At some point my resources have been spent trying to find other means, and I am at the end of being able to help him. I sold my house, used my savings, and I am not getting any younger. The only place for him now is in the system. But no one else is there to help. I’d like other options. I know they are out there, but who can afford them? Only a few. In some ways I feel defeated after hunting down expensive rabbit holes for nothing. But I will continue to do what I can.

  • Don’t get me wrong. I meant a complete overhaul of the mental hospital model. They are hardly what anyone wants for those who need help. Just that the real estate is already there sitting vacant. Let’s use it constructively. We are in the 21st century using 19th (or earlier) models. Really?

    The Soteria model is very interesting and I’ll research further. I’ve been begging for a more integrative approach, but there is so much misunderstanding about the illnesses. I admit I was ignorant until my life imploded and it has been a nightmare getting the education and understanding I have now — and still learning. Waiting until someone gets put in jail to get help is dangerous, wasteful, costly, and cruel. I can’t tell you how many times I was told that was the way it works — just a matter of time. It turned out to be true in our case. Horrifying. The police shouldn’t be the first line here. But that is another issue. My son stable for now and finally at a transitional living home which seems to be good for him. Hardly perfect (ie scary diet). But it’s expensive and I probably won’t be able to keep him there long enough. I am grateful for the progress he has made and will take it one day at a time.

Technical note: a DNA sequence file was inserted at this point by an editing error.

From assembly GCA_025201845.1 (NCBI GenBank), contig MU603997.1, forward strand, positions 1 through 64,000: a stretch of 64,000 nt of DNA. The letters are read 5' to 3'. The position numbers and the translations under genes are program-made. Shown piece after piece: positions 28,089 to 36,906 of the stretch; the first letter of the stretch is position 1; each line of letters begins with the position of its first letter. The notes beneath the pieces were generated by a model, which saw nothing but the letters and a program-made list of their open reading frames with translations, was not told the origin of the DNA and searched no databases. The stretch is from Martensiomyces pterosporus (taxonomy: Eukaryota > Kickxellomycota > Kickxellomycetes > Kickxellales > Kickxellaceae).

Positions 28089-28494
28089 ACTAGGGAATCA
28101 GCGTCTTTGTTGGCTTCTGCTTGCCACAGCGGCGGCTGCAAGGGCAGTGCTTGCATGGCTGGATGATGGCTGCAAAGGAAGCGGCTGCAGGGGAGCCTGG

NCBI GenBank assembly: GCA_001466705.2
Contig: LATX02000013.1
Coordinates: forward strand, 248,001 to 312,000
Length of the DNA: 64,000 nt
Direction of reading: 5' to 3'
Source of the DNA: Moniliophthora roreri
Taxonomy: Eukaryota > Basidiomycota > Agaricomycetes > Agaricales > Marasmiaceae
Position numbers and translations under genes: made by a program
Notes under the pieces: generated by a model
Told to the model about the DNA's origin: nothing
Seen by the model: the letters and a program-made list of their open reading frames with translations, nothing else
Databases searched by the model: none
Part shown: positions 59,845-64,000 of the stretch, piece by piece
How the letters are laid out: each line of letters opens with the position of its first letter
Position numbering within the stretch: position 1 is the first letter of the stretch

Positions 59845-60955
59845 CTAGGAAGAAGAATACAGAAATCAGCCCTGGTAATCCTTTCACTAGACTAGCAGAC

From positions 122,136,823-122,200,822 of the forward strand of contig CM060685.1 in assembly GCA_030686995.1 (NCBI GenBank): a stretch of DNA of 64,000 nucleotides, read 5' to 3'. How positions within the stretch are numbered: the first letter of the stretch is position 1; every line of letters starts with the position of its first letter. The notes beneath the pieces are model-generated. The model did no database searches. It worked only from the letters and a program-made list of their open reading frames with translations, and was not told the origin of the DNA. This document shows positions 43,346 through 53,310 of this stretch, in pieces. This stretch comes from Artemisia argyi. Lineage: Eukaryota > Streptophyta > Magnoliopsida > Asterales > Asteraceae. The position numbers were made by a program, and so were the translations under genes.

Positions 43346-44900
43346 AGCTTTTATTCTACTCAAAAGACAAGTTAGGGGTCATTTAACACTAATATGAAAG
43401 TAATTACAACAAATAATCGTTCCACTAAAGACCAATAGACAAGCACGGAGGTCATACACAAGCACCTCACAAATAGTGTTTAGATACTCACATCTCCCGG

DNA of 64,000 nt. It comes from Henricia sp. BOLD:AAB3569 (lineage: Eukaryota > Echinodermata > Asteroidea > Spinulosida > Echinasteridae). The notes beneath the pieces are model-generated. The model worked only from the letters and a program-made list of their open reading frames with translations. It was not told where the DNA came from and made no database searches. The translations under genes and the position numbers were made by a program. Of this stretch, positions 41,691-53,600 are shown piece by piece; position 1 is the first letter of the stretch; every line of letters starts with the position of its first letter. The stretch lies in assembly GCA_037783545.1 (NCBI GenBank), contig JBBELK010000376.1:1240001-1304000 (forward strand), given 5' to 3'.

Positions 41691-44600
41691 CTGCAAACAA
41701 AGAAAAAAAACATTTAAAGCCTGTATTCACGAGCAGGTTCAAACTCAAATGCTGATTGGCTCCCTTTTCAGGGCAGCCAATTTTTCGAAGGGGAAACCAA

Thank you for the welcome.

  • Oh how I wish it were true. I’ve seen too much evidence to the contrary, and I am very biased towards no medications (yes, I will admit it is only my conjecture). It would be great to have a system with quality follow-up that average people could afford so that once stabilized, a person could continue to get well without medication. I agree that with a perfect system and quality support, a person could recover — that the medication isn’t fixing anything. Without support no — and I don’t mean a few hours/week talk therapy or reporting to your local social agency.